shovel noes tunnel hull! ???

Discussion in 'Boat Design' started by firth_andrew007, Sep 11, 2008.

  1. Jimboat
    Joined: Feb 2002
    Posts: 255
    Likes: 17, Points: 18, Legacy Rep: 130
    Location: Canada

    Jimboat Senior Member

    Hi Andrew. I got your PM and have emailed you back.

    Tunnel Hull technology is pretty well established. If it's a planing hull performance that you are after, then a true tunnel hull design may work well for you. Here is an article I wrote, that outlines basics of tunnel hull design. There are other technical articles that may be of interest to you at: aeromarineresearch.com

    Call, email or PM if you wish to discuss.
     
  2. firth_andrew007
    Joined: Sep 2008
    Posts: 23
    Likes: 0, Points: 0, Legacy Rep: 10
    Location: goldcoast

    firth_andrew007 Junior Member

    deck structure

    please dont hesitate to tell me how much i suck at 3d moulding haha this is my first go at it but it is to scale and it gives the basic structure of the deck maybe all the weight at the bow might counter act the outboards.. 3d boat.jpg
     
  3. SamSam
    Joined: Feb 2005
    Posts: 3,900
    Likes: 198, Points: 63, Legacy Rep: 971
    Location: Coastal Georgia

    SamSam Senior Member


    You could vent it with an open tube starting high on the transom, going through into the tunnel and then up to the front of the tunnel, no valves or checks.

    You could make the tunnel hull, test it out and then fair in the new shape right over the tunnel and test that out. It might save re-rigging a new boat, or building a second boat. If it worked, you could possibly cut open the top of the tunnel and hinge it for some kind of storage, depending on how well or permanent you made the "new shape". If you did it this way, i.e., covering over the existing tunnel, the new shape would not have to be as structurally correct or strong for testing performance. The tunnel would be Plan B, in case the new shape piece fell off or leaked while testing.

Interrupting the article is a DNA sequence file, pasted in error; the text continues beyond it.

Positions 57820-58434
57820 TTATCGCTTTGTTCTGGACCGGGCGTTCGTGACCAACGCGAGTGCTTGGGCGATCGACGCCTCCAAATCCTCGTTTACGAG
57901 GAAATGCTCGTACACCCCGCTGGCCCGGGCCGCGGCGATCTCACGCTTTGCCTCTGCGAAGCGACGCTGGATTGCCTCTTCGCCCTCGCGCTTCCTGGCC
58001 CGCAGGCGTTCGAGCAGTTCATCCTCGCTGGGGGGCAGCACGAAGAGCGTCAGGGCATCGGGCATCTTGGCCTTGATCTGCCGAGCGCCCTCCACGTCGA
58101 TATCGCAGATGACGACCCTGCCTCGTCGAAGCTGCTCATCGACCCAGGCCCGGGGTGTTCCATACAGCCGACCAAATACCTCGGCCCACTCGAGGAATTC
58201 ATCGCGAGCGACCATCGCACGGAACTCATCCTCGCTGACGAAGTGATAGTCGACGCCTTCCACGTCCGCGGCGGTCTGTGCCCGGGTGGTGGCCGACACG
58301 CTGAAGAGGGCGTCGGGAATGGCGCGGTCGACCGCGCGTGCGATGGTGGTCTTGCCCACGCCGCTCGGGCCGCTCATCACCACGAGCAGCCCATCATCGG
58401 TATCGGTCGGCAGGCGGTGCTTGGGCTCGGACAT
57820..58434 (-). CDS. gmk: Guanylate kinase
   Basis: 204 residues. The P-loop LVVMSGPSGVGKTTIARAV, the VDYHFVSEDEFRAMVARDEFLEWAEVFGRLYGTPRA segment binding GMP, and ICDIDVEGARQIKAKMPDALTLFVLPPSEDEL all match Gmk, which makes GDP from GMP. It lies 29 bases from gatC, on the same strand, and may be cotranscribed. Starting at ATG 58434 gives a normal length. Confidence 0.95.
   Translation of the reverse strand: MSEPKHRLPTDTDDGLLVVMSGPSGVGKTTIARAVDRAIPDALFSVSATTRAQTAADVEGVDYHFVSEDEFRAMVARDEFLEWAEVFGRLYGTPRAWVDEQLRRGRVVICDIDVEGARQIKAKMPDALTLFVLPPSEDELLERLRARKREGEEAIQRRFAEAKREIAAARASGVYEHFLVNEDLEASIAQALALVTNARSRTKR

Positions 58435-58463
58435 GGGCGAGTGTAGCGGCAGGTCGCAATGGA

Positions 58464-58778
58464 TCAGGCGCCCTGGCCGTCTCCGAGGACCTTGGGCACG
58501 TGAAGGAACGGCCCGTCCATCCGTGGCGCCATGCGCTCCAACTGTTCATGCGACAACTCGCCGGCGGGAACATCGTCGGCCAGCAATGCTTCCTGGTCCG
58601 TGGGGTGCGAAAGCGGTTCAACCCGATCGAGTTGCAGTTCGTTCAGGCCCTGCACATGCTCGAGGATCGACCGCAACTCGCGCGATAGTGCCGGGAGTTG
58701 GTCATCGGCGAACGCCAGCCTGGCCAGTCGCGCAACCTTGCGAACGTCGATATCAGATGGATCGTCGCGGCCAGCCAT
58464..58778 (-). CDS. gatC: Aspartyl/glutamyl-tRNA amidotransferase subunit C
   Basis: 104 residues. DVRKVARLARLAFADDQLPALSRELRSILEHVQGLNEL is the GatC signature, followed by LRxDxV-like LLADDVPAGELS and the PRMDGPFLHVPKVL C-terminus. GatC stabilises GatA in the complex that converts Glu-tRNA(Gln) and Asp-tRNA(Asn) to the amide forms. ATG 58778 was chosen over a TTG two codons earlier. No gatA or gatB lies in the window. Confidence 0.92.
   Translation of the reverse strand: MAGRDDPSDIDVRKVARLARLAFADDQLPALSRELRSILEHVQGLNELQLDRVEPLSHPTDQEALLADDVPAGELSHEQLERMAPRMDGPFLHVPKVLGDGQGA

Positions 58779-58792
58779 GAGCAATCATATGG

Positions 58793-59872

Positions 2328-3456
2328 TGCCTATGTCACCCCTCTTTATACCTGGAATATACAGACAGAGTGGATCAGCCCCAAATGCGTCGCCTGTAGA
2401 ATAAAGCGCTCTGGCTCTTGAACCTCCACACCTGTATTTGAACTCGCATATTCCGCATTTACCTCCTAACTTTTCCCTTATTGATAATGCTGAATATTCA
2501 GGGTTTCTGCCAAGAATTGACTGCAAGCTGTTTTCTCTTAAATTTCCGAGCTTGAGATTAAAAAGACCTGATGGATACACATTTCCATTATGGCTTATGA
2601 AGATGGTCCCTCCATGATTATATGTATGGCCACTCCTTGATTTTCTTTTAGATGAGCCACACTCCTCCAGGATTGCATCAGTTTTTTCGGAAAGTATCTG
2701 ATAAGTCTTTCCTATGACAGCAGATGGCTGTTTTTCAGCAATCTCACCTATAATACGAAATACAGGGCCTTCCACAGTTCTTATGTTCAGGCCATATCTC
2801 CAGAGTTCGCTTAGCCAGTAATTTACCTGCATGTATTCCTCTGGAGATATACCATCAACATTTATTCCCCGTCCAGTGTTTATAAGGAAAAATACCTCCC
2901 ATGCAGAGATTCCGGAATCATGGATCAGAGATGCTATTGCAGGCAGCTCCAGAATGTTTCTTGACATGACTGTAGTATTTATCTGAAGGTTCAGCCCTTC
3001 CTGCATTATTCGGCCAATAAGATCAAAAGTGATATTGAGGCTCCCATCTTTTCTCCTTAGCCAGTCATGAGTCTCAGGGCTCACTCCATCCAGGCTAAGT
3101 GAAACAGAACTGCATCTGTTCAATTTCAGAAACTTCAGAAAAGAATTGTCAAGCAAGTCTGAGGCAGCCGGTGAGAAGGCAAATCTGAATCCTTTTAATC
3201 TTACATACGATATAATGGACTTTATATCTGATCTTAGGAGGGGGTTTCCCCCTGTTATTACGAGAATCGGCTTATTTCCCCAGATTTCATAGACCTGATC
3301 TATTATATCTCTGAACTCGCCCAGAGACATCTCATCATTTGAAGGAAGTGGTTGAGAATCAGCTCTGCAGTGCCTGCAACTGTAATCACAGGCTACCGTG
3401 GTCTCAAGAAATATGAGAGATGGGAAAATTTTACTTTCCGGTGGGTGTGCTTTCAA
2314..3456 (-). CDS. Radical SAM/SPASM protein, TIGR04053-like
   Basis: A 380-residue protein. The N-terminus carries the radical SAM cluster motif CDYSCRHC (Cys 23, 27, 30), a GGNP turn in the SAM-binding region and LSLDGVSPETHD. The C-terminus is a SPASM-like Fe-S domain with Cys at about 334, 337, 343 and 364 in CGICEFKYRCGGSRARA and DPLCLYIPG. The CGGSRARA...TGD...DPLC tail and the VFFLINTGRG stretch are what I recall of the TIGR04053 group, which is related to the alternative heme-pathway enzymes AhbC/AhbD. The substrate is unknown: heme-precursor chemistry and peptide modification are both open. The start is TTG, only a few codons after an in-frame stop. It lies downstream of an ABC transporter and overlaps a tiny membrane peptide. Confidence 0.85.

A yard where I worked made 12 x 30' power boats and if I remember correctly, they used somewhere around 4-5 barrels of resin in a hand layup of Fabmat, a combination 1 1/2 oz mat and 24 oz woven roven. That was just for the bare hull with no reinforcements like stringers, bulkheads etc. The difference in the amount of resin depended on the experience of whoever was building it. It's not only the initial expense of the extra barrel of resin, it's like hauling around a useless barrel of resin for the life of the boat and they're heavy.
     
  4. SamSam
    Joined: Feb 2005
    Posts: 3,900
    Likes: 198, Points: 63, Legacy Rep: 971
    Location: Coastal Georgia

    SamSam Senior Member

    I assume you know the hull shape will not look like that?

    It also looks like with all that second deck structure the extra flotation of a non-tunnel hull might come in handy. I'm just supposing, I don't really know.

    You say the tunnel isn't for shallow draft but extra speed, do you have any idea how much extra speed you get?
     
  5. Jimboat
    Joined: Feb 2002
    Posts: 255
    Likes: 17, Points: 18, Legacy Rep: 130
    Location: Canada

    Jimboat Senior Member

    Andy - here is a picture of a recent hull of tunnel hull design configuration, similar in size/function to your drawing in #17.
     

    Attached Files:

    • 15m.jpg
      15m.jpg
      File size:
      9.6 KB
      Views:
      2,894

  6. firth_andrew007
    Joined: Sep 2008
    Posts: 23
    Likes: 0, Points: 0, Legacy Rep: 10
    Location: goldcoast

    firth_andrew007 Junior Member


    haha yeah i got lazy with the hull its nothing like real thing.. im soo busy atm building small parts/ doing a cert IV in business researching i didnt want to waste to much time on it.

    but no im not exactly sure about how much extra speed ill get from the tunnell im really just going off information i have heard of other people so nothing is set in stone with this hull i could be way off mark with is purpose? deff safe to say hull design is not my forte i really do want to study hull design but the courses atm are beyond my cash flow...think around $75,000- $90,000 it what ill be paying to be a naval architeck
     
Loading...
Forum posts represent the experience, opinion, and view of individual users. Boat Design Net does not necessarily endorse nor share the view of each individual post.
When making potentially dangerous or financial decisions, always employ and consult appropriate professionals. Your circumstances or experience may be different.